Where to start Pt.2……. After the framing was done, I needed to quickly work out where I was going to install all the electronics, water tank etc. This is probably something I should have done from the start, but who does not like a challenge?
This included a 12v electrical system, 40L fridge, interior and exterior lights, fans, sink and plumbing, water pump and the electrical control centre. Once this was all worked out I started on the walls.
I purchased a window and 2 access hatches online from a caravan retailer which from memory set me back about $500. This was the start of the spending and I’ll tell you it never stopped!
The door was purchased from Dunn and Watson which alone was just a tad over $700 and also a 70L water tank which fitted nicely under the bed framing along with the deep cycle battery.
From there I started working on the electronics which included a gang of 4 switches to operate lights and pumps etc. I quickly ran out and ended up installing another 4 gang switch panel. This particular panel has a built in circuit breaker. This was purchased from Jaycar. I installed a few other things, like the ability to see the battery voltage at the push of a button, accessories and USB ports too.
I managed to source some 10mm foil board insulation and lined it every place I could, especially the roof and the walls.
The foil board was easy to cut and install and came in large sheets which I had to cut in half just to get them home. They are lined with foil on one side and marked on the other side which is a great help when marking and measuring.
With all the walls on and all the holes cut for doors, drawers and access hatches I decided to start sealing the marine plywood. I head back to the fibreglass place to seek their expertise. I did not fibreglass the outside as all I wanted to do was seal and felt that I did not need to strengthen it anymore. It took a few goes to work out the best way to apply the resin and exactly how much to mix up at one time.
It probably took me about three to four weeks to apply the resin and in total I applied about three coats to ensure I did not miss any spots. I used a dark grey pigment with a silver pearl on the last coat.
I decided to resin and paint doors and drawers black to match the door and access hatches. I must have mixed up the black incorrectly as there ended up being marks in the black resin, which I covered up by painting over it in the end.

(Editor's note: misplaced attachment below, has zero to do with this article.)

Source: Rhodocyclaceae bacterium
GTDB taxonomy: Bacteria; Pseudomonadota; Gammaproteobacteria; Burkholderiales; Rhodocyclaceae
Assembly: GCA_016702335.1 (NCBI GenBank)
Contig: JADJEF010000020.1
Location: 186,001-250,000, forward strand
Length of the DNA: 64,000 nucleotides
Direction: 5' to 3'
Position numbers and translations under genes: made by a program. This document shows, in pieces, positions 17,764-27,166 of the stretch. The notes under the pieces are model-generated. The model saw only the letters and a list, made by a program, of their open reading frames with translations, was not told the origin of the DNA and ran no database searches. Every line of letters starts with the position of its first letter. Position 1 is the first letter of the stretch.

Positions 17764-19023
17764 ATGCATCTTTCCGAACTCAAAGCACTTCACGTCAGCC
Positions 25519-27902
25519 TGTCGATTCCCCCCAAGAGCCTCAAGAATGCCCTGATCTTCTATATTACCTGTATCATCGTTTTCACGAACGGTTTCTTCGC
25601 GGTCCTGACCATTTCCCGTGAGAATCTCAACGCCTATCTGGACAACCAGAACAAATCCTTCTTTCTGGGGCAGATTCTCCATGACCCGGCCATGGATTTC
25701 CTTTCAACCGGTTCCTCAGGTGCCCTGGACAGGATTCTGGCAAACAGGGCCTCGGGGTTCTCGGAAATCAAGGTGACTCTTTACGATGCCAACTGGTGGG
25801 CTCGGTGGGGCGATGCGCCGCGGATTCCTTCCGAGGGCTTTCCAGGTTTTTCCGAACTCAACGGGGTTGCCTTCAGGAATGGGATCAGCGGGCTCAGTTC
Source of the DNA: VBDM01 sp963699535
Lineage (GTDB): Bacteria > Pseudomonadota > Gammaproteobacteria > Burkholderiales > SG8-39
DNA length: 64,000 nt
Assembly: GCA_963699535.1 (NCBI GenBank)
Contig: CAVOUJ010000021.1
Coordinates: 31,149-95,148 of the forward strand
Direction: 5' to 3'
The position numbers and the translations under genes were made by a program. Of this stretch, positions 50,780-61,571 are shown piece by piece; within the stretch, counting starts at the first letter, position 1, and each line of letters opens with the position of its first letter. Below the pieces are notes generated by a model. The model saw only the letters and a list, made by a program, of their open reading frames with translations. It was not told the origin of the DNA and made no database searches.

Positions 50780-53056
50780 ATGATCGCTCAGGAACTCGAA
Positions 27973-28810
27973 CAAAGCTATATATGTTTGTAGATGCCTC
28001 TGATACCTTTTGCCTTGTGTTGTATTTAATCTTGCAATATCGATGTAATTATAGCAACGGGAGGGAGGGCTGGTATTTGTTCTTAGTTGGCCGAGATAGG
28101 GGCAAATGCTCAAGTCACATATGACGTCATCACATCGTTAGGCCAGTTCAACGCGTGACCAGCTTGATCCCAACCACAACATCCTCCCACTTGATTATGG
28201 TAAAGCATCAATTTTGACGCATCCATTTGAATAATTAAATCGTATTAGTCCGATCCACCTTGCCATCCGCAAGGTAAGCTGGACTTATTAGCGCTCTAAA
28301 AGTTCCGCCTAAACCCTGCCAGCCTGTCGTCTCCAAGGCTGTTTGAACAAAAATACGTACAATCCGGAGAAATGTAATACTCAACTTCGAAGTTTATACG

Now I probably made a mistake by painting the kitchen white and this may become evident over time but I really liked the contrast between the darker grey and the bright white.
Once the camper was towable, I took it to get weighed. The weight came in at 580kgs and I was confident that I could finish the project and still keep the camper under 750kgs (I was sadly wrong).
With the camper nearing completion, I purchased a foam mattress and had it cut to size.
I made up a bracket for my Kings awning and mounted it to the side of the camper. I then decided I would put a decent solar setup on the camper considering I was planning on going to some remote places and needed to ensure that my batteries were charged or could recover quickly. I decided to buy a Adventure Kings 160W Semi-Flexible Solar Panel. I got it home and quickly worked out that I could actually fit 2 nicely side by side. Back to the store I went. This will give me a total of 320W of solar which will pair nice with my Ctek DCDC system I was going to run.
I then needed to get guards, the wheel carrier and my hot water system box made. I had the chequer-box made up by MW Toolbox Canopy & Trailer Centre.
I had a friend design and make up my guards and wheel carrier which really bought the look of the camper to exactly how I envisioned it 12 months ago when I first started building it.
Oh, I also replaced the jockey wheel and installed an off road hitch. As soon as it was completed I picked it up and headed straight for the weigh bridge. To be continued……